What to wear:

There's no need to spend a lot of cash on special winter clothing. Essentially, you want extra layers on top of your summer kit. Arm warmers and a warm jacket, leg warmers or tights are the essentials. Then you'll need a pair of gloves, overshoes and a balaclava. An ordinary woollen scarf (not too long) has a variety of uses. Clear or prescription spectacles will help keep cold wind out of your eyes. Buy a cape – water drains off it while air circulates underneath! It packs up small and can also be used to sit on at refreshments stops. To carry this gear, you'll need a decent size saddlebag or bar bag.

Food and drink: Even if you plan to stop at a cafe on route, take food and drink with you. Hunger pangs seem to come earlier in cold weather and there's always a chance you'll have to wait around for a lift if something on your bike breaks.

Emergency kit:
Assuming you carry tyre levers and a spare inner tube anyway, it's as well to pack an additional tube – muddy lanes can disguise hazards such as thorns, flints and broken glass. If you get a puncture, remember you may get cold replacing the inner tube so look for a sheltered spot, a bus shelter or the forecourt of a filling station. So-called 'rigid' tyres can be hard to remove and re-fit with cold fingers compared to 'folding' tyres. You'll need a torch (e.g. a head torch) and don't forget your mobile phone. Carry spare batteries for the lights.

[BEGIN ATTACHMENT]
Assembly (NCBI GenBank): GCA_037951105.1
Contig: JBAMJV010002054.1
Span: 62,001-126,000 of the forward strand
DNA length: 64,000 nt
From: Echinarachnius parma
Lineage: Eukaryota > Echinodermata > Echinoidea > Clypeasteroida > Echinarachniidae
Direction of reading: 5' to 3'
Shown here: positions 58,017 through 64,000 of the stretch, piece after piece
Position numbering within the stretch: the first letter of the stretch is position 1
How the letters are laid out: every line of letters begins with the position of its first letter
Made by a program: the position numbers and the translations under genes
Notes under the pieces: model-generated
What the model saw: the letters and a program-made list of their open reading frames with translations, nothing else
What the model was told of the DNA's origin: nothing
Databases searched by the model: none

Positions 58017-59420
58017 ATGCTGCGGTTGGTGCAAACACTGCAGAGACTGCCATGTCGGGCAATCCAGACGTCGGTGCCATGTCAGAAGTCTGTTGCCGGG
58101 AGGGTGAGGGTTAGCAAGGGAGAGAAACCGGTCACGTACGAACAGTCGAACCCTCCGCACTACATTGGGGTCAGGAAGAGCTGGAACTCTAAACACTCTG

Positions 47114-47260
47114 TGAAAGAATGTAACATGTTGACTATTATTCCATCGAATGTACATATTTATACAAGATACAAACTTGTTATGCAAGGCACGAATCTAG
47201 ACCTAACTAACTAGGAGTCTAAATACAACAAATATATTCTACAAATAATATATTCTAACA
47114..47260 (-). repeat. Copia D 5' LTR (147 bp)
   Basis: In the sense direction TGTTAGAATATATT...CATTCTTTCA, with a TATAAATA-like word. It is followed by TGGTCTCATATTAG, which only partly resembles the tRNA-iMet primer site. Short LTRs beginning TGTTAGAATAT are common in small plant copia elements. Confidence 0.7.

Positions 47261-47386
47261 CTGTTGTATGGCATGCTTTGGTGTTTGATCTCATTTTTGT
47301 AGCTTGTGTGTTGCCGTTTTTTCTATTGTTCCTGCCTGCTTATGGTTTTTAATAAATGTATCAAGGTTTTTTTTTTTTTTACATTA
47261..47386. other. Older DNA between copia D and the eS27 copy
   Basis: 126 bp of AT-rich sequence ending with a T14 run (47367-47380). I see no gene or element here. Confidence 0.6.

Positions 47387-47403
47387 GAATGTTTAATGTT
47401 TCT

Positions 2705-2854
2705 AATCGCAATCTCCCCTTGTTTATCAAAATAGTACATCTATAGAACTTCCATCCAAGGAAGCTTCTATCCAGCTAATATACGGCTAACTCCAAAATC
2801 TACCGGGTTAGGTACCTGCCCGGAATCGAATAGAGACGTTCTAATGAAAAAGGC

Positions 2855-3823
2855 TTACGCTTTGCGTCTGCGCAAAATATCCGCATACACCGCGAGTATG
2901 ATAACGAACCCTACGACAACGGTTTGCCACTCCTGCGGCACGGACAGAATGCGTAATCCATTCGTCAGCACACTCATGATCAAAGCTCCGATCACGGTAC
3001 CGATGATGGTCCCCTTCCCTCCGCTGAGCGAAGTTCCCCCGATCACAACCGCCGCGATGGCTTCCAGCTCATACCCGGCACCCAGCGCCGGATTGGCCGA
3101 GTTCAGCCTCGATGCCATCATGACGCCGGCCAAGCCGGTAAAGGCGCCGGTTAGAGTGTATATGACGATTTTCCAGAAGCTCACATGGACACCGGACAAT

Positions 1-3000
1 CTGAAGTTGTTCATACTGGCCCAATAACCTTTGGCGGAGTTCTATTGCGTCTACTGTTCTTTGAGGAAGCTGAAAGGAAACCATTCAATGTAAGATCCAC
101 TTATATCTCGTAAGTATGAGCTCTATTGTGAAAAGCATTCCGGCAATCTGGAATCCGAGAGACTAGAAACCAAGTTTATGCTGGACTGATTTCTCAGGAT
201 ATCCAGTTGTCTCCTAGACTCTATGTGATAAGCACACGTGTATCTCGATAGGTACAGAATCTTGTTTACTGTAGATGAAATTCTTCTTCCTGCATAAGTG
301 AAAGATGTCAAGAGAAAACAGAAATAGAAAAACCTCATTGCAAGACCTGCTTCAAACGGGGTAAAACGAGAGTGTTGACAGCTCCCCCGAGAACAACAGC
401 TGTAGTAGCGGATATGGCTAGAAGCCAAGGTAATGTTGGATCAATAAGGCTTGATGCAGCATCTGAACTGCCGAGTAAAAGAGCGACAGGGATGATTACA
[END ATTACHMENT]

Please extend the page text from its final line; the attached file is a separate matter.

Three wheels better!

After falling off on black ice on one early morning December ride, I invested in a tricycle for use in the winter. The extra stability is reassuring on frosty roads; rear wheel inner tube changes are easier than on a cycle and having three frame-mounted rear lights is good for being visible. In days gone (when winters were probably more severe and cyclists perhaps a little keener) tricycles and tricycle conversion kits were very popular. The Tricycle Association is an excellent source of information and Longstaff Cycles offers both tricycle conversions and complete tricycles. Whether you ride with a group or solo, winter cycling can be fun. Go on, try it!

Dave Hancock is a keen cyclist and author of Cycle Rides in Shropshire and More Cycle Rides in Shropshire, both available from Sigma Press.
Created On  9 Jan 2017 11:34 in CyclingJanuary 2017Outdoors  -  Permalink
0 Comments